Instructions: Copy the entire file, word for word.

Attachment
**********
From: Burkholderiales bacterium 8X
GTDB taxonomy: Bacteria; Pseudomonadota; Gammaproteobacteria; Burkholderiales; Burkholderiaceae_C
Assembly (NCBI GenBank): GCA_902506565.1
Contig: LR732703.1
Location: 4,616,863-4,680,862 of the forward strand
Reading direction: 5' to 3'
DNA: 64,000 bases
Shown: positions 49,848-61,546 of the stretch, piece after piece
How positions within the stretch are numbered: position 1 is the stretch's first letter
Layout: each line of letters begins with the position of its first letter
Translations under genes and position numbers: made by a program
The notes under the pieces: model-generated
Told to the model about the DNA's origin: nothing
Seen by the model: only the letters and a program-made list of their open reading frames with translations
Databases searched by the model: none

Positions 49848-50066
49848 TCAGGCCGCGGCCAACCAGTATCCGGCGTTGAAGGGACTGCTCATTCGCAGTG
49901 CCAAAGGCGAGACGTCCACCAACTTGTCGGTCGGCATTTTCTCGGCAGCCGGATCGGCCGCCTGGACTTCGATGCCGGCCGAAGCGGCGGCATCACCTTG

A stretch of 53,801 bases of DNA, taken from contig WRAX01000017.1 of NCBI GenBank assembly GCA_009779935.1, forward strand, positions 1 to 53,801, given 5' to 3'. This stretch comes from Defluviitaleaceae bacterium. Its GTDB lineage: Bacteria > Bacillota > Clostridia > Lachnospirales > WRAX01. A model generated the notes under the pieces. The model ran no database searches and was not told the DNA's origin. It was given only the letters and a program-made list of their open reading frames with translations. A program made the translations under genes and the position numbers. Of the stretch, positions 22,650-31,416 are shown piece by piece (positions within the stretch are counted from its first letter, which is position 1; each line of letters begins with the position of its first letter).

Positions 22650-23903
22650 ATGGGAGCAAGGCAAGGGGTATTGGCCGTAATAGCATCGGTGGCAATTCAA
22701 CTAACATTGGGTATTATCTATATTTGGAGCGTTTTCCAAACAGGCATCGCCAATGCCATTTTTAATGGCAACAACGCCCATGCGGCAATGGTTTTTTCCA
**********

From: Burkholderiales bacterium 8X
GTDB taxonomy: Bacteria; Pseudomonadota; Gammaproteobacteria; Burkholderiales; Burkholderiaceae_C
Assembly (NCBI GenBank): GCA_902506565.1
Contig: LR732703.1
Location: 4,616,863-4,680,862 of the forward strand
Reading direction: 5' to 3'
DNA: 64,000 bases
Shown: positions 49,848-61,546 of the stretch, piece after piece
How positions within the stretch are numbered: position 1 is the stretch's first letter
Layout: each line of letters begins with the position of its first letter
Translations under genes and position numbers: made by a program
The notes under the pieces: model-generated
Told to the model about the DNA's origin: nothing
Seen by the model: only the letters and a program-made list of their open reading frames with translations
Databases searched by the model: none

Positions 49848-50066
49848 TCAGGCCGCGGCCAACCAGTATCCGGCGTTGAAGGGACTGCTCATTCGCAGTG
49901 CCAAAGGCGAGACGTCCACCAACTTGTCGGTCGGCATTTTCTCGGCAGCCGGATCGGCCGCCTGGACTTCGATGCCGGCCGAAGCGGCGGCATCACCTTG

A stretch of 53,801 bases of DNA, taken from contig WRAX01000017.1 of NCBI GenBank assembly GCA_009779935.1, forward strand, positions 1 to 53,801, given 5' to 3'. This stretch comes from Defluviitaleaceae bacterium. Its GTDB lineage: Bacteria > Bacillota > Clostridia > Lachnospirales > WRAX01. A model generated the notes under the pieces. The model ran no database searches and was not told the DNA's origin. It was given only the letters and a program-made list of their open reading frames with translations. A program made the translations under genes and the position numbers. Of the stretch, positions 22,650-31,416 are shown piece by piece (positions within the stretch are counted from its first letter, which is position 1; each line of letters begins with the position of its first letter).

Positions 22650-23903
22650 ATGGGAGCAAGGCAAGGGGTATTGGCCGTAATAGCATCGGTGGCAATTCAA
22701 CTAACATTGGGTATTATCTATATTTGGAGCGTTTTCCAAACAGGCATCGCCAATGCCATTTTTAATGGCAACAACGCCCATGCGGCAATGGTTTTTTCCA